I’m sure many of you who are reading this are doing everything you can to avoid contracting or spreading COVID-19.
But are you doing what you can to avoid the twin-demic?
If “twin-demic” is a phrase that’s new to you, you’re not alone. Only in the past couple of months have I heard health experts and medical professionals use it to describe a looming concern on our collective horizon: the potential collision of two viruses – COVID-19 and the seasonal flu – that cause some of the same symptoms.
As you probably know, flu season typically runs from October through April, and every year, the flu sickens millions of people and kills tens of thousands more. That’s the bad news. The good news is the impact of the flu can be markedly reduced by getting a flu vaccine.
Let’s be clear: The flu vaccine is safe and effective. Getting it can cut the risk of catching the flu by up to 60%, and for people who do get sick, it can diminish the symptoms and shorten the illness. That’s why the Centers for Disease Control recommends that anyone older than 6 months of age get the flu vaccine by the end of October.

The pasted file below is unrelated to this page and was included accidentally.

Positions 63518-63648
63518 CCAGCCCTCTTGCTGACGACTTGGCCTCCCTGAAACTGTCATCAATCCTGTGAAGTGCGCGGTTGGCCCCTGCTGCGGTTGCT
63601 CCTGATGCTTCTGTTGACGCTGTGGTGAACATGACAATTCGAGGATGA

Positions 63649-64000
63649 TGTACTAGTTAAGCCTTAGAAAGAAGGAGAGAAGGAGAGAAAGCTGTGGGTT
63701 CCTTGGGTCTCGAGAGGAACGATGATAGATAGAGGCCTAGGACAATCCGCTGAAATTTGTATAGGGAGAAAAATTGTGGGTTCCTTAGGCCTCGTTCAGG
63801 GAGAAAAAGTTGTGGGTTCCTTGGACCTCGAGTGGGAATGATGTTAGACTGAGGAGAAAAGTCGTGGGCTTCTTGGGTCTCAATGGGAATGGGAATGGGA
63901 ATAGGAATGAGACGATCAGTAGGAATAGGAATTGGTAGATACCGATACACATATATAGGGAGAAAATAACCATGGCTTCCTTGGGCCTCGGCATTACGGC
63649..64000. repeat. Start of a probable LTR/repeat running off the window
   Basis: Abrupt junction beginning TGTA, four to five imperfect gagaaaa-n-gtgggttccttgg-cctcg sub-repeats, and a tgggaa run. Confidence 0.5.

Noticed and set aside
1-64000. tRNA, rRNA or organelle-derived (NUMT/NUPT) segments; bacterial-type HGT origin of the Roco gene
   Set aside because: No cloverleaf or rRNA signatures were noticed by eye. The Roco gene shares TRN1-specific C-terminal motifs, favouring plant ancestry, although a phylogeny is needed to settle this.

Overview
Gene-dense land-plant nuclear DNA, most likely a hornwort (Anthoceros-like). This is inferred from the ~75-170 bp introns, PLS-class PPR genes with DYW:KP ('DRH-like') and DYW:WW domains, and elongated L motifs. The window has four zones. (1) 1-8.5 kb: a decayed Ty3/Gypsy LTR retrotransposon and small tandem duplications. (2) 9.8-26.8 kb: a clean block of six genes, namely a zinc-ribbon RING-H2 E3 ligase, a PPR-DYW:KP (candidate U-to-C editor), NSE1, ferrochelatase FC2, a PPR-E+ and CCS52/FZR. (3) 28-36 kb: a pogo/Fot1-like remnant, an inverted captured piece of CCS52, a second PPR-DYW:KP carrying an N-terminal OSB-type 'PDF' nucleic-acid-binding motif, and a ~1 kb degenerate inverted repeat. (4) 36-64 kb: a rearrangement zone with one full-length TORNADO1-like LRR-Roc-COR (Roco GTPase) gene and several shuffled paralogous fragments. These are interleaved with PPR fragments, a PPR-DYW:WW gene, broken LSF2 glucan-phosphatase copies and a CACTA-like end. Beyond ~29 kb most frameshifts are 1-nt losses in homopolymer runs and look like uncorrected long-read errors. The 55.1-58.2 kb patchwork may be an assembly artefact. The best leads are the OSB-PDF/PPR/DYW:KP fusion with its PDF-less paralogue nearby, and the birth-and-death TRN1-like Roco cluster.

If you are a person who normally doesn’t think about getting a flu shot, this is the year to make it a priority. Jill Johnson, communicable disease supervisor for Deschutes County Health Services, explained why in The Bulletin recently:
“It’s especially important this year because of the COVID-19 pandemic,” she said. “The seasonal flu vaccine can reduce the spread of respiratory illnesses. The danger is even in a mild flu year, there could be hundreds of thousands of hospitalizations, coupled with COVID-19, that could overwhelm the hospital systems.”
In other words, by getting the flu vaccine, you’ll protect yourself and your loved ones from the flu, and you’ll be helping our team at St. Charles by not inundating our hospital beds with flu patients.
The threat of COVID-19 is still very real in our community, and over the next few months, it is absolutely critical that we all work together to try to minimize its impact and the impact of the flu on Central Oregon. You can do your part by washing your hands effectively and regularly, practicing appropriate physical distancing, wearing a mask over your mouth and nose and getting your flu shot.
And get it soon, because health officials say it takes two to four weeks to become fully effective.
One last time: Get your flu shot. It may just be the simplest way you can help us avoid a twin-demic.
Thank you for doing your part to keep this community healthy.